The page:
The study of expertise-in-action is particularly important at a time when teaching is increasingly configured in terms of competencies and standards. Its implications for the education of primary science practitioners are profound.
Students on education courses, teachers, and researchers will find this book of value for its careful exploration of arguments about the nature of knowledge and learning, and how these are implicated in classroom practice.

Changing Teaching, Changing Times

Lessions from a South African Township Science Classroom

Series:

Jonathan Clark and Cedric Linder

This is the story of a science teacher and her work in an over-crowded and under-resourced township secondary school in contemporary South Africa. While set firmly in the present, it is also a journey into the past, shedding fresh light on how the legacy of apartheid education continues to have a major influence on teaching and learning in South Africa.
The book has a compelling story line with extensively referenced notes at the end of each chapter. It is intended for a wide audience, which includes general readers, policy makers, teacher-educators, researchers and, most importantly, practitioners in the field. For, while it reminds us of the powerful constraining role that both context and students play in mediating a teacher’s practice, it also attests to the power of individual agency. As such it is a celebration of the actions of an ordinary teacher whose willingness to leave the well-worn paths of familiar practice stands as a beacon of possibility for contexts which seem, so often, to be devoid of hope.

Edited by Ángel Gutiérrez and Paulo Boero

"This volume is a compilation of the research produced by the International Group for the Psychology of Mathematics Education (PME) since its creation, 30 years ago. It has been written to become an essential reference for Mathematics Education research in the coming years.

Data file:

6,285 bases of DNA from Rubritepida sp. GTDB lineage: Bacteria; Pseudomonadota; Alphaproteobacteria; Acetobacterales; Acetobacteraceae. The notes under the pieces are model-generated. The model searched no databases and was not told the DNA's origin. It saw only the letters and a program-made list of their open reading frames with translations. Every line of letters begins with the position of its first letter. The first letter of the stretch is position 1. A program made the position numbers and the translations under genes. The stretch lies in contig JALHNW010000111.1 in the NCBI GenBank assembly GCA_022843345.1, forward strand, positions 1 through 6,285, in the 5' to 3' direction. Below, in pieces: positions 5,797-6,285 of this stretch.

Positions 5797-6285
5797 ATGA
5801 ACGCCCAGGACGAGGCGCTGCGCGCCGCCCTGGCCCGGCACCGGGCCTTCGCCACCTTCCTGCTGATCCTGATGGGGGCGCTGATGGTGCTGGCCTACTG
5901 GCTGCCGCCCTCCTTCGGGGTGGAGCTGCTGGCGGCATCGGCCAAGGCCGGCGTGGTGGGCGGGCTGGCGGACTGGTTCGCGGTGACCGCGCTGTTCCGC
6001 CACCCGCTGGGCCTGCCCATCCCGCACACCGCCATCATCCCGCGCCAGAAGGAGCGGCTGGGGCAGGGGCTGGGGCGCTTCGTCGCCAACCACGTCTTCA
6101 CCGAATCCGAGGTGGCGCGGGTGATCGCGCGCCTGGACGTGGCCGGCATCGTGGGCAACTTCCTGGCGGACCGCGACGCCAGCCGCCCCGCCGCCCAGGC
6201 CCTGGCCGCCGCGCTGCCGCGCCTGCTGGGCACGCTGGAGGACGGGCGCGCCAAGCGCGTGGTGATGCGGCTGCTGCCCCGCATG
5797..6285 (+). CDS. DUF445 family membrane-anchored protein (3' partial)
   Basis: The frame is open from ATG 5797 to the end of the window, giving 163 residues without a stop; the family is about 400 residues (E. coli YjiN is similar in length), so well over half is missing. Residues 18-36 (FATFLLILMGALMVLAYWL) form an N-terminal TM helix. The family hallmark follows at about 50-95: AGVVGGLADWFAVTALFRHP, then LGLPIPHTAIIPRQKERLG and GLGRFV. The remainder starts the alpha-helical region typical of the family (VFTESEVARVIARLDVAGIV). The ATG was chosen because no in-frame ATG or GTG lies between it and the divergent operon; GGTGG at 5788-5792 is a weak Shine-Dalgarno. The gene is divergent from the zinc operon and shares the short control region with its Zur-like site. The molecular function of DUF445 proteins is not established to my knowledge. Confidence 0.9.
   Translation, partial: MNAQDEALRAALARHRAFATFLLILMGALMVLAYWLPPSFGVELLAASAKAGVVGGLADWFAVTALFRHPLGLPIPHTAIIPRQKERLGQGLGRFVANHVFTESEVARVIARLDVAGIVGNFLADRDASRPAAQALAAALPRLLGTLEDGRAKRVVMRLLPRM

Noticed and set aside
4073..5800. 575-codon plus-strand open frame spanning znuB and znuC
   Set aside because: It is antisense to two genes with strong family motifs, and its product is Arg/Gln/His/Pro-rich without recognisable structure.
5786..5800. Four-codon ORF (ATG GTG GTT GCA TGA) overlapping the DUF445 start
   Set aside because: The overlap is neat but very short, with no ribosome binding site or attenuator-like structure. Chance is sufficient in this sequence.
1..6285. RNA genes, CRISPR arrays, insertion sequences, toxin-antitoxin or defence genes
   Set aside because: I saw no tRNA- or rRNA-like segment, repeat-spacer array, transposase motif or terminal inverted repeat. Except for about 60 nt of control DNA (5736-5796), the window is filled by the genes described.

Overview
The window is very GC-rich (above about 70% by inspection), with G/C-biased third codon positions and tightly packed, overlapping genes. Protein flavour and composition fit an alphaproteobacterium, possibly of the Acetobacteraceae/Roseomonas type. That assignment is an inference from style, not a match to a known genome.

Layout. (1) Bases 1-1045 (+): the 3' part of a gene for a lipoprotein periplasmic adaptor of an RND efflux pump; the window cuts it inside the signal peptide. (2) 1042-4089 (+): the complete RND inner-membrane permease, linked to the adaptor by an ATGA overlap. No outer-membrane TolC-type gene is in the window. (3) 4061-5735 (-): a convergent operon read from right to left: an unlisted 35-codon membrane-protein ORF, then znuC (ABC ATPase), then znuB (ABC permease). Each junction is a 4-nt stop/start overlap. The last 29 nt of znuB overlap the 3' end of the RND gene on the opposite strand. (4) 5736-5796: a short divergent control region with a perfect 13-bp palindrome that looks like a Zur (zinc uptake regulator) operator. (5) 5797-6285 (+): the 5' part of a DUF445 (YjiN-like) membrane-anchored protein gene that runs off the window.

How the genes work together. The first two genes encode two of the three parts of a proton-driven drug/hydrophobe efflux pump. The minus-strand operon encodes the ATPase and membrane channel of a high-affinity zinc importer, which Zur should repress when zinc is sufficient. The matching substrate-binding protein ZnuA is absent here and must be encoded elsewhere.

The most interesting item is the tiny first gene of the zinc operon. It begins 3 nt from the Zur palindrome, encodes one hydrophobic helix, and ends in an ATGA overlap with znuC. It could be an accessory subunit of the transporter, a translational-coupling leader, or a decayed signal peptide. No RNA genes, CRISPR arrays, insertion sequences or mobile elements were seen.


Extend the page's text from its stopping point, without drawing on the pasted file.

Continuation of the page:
The chapters offer summaries and synthesis of the research produced by the PME Group, presented to let the readers grasp the evolution of paradigms, questions, methodologies and most relevant research results during the last 30 years. They also include extensive lists of references. Beyond this, the chapters raise the main current research questions and suggest directions for future research.
The handbook is divided into five sections devoted to the main research domains of interest to the PME Group. The first three sections summarize cognitively oriented research on learning and teaching specific content areas, transversal areas, and based on technology rich environments. The fourth section is devoted to the research on social, affective, cultural and cognitive aspects of Mathematics Education. Finally, the fifth section includes two chapters summarizing the PME research on teacher training and professional life of mathematics teachers.
The volume is the result of the effort of 30 authors and 26 reviewers. Most of them are recognized leading PME researchers with great expertise on the topic of their chapter. This handbook shall be of interest to both experienced researchers and doctoral students needing detailed synthesis of the advances and future directions of research in Mathematics Education, and also to mathematics teacher trainers who need to have a comprehensive reference as background for their courses on Mathematics Education.

Series:

Edited by Marc J. de Vries and Ilja Mottier

This first volume in the International Technology Education Series offers a unique, worldwide collection of national surveys into the developments of Technology Education in the past two decades. For twenty-two countries from five continents the major changes of this school subject are described by experts that have been involved in these changes for many years themselves. The studies deal with national curricula, teacher education programs, educational research into effects of Technology Education, and practical issue at classroom level. After the 15th International Pupils’ Attitude Towards Technology conference which was held in Haarlem in April 2005, a distinguished group of scholars from the area of Technology Education decided that after 20 years it was time to give account of the state of the art in this area. This book should be of interest to students, teachers, researchers and policy-makers who are involved in technology education.